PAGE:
These days fashion is a major player in making an album hit or miss - and James Murphy's LCD Soundsystem proved this in 2005 when their self titled debut took everyone by storm. It being the right time for their blend of self referencing, witty beat punk wasn't the only reason it was such a success. The album was full of well crafted, intelligent music which set the bar high for their second installment. "Sound Of Silver" sees them take stock of all that has gone before and move on confidently.
'Get Innocuous' creeps in with a whisper and the album is off to a perfect start. A 2 minute gently rolling beat intro is the frame work for Murphy's unassuming vocals. This could be vintage Talking Heads if it wasn't for the fiercely electronic structure. It tells us from the outset that some new strings have been added to this bow and to start the difficult second album off with a 7 minute piece of lushness like this sends out a message of confidence and progression. 'Time To Get Away' revisits old ground with wailing vocals stabbing at stuttering beats but the new ideas soon return. 'Someone Great' opens with an almost Top Gun theme morphing into Human League synths and the stand out track 'All My Friends' continues the 80's synth revival with a more piano led driving beat that never pauses and could go on forever. James Murphy's vocals are taken down a notch as in the opening track and the result of this change is stunning. Its relentlessness is awesome and even though the pace never changes you feel as if you're building up to something powerful. As in the best Joy Division moments it's this combination of a rolling bass structure, subtly building vocals and the guts to take a song past the 4 minute mark that make this album memorable.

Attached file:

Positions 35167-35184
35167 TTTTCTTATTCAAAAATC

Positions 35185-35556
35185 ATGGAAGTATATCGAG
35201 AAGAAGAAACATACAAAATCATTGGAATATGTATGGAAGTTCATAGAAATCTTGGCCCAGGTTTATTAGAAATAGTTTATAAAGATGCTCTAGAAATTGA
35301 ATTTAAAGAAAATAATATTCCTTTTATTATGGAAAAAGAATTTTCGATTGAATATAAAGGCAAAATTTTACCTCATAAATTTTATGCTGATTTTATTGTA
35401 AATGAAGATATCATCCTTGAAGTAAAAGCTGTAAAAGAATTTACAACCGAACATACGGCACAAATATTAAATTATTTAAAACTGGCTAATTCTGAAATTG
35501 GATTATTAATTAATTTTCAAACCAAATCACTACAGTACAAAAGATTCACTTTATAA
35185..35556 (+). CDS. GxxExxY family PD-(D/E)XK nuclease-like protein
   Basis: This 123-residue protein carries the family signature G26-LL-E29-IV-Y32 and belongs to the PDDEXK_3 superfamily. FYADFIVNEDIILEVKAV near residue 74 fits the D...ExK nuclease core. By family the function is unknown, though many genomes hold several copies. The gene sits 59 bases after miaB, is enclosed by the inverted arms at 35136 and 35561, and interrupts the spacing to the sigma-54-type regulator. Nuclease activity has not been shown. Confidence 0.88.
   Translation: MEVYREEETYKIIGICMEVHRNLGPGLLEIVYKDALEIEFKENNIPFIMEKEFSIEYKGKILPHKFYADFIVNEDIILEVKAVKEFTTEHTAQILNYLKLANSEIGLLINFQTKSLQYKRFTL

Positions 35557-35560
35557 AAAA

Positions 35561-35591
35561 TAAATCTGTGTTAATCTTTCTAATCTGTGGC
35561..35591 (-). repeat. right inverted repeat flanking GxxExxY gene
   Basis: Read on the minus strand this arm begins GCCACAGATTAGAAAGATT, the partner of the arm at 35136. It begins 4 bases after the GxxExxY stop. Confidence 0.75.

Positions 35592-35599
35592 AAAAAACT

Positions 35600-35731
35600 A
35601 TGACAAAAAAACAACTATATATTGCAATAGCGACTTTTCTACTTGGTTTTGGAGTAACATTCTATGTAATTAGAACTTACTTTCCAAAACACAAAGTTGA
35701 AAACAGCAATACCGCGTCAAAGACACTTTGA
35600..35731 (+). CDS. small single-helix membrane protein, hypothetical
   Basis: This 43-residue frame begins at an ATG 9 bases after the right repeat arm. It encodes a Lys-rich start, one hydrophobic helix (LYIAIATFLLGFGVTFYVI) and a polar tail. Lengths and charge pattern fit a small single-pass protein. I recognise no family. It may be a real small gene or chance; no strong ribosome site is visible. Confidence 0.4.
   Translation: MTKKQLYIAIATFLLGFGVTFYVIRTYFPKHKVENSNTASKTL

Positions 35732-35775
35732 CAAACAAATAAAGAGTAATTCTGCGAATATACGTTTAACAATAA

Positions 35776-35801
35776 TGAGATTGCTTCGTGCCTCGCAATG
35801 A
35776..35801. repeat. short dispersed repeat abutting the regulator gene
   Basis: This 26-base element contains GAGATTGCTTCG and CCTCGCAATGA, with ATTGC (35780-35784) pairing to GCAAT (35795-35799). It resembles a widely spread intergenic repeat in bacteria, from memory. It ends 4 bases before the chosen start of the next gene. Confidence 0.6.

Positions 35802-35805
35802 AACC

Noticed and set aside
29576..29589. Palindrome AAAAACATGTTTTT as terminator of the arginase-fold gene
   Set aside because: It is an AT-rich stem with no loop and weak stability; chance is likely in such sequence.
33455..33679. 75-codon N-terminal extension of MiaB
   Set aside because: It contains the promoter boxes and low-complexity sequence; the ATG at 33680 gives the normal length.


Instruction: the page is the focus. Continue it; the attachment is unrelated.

This is a band settling into their sound and a displaying a progression that shows a lot of maturity. Their 2005 debut was perfect for that time both in content and style. Murphy's DFA label was huge, pioneering a very exciting electro/indie crossover and the sound that emerged from the labels history was fresh and a generation of super-cool indie kids were more than ready to accept Murphy's blend of synth beats and abrasive punk musings even though his lyrics often ridiculed the image conscious demographic that followed him. But since then the elctro-punk style has become somewhat tired so this album couldn't have been easy for the band. Talking Heads have been the principle influence for some of the best bands to emerge in the last 3 years and they certainly feature here. But this influence has brought a more earthy sound to LCD and that's where the maturity lies. Just as with Clap Your Hands Say Yeah's Some Loud Thunder we see a band who after making people sit up and take notice of their first statement are now settling in for the long-haul and although they've eased off on the gas they're making music with more depth and durability.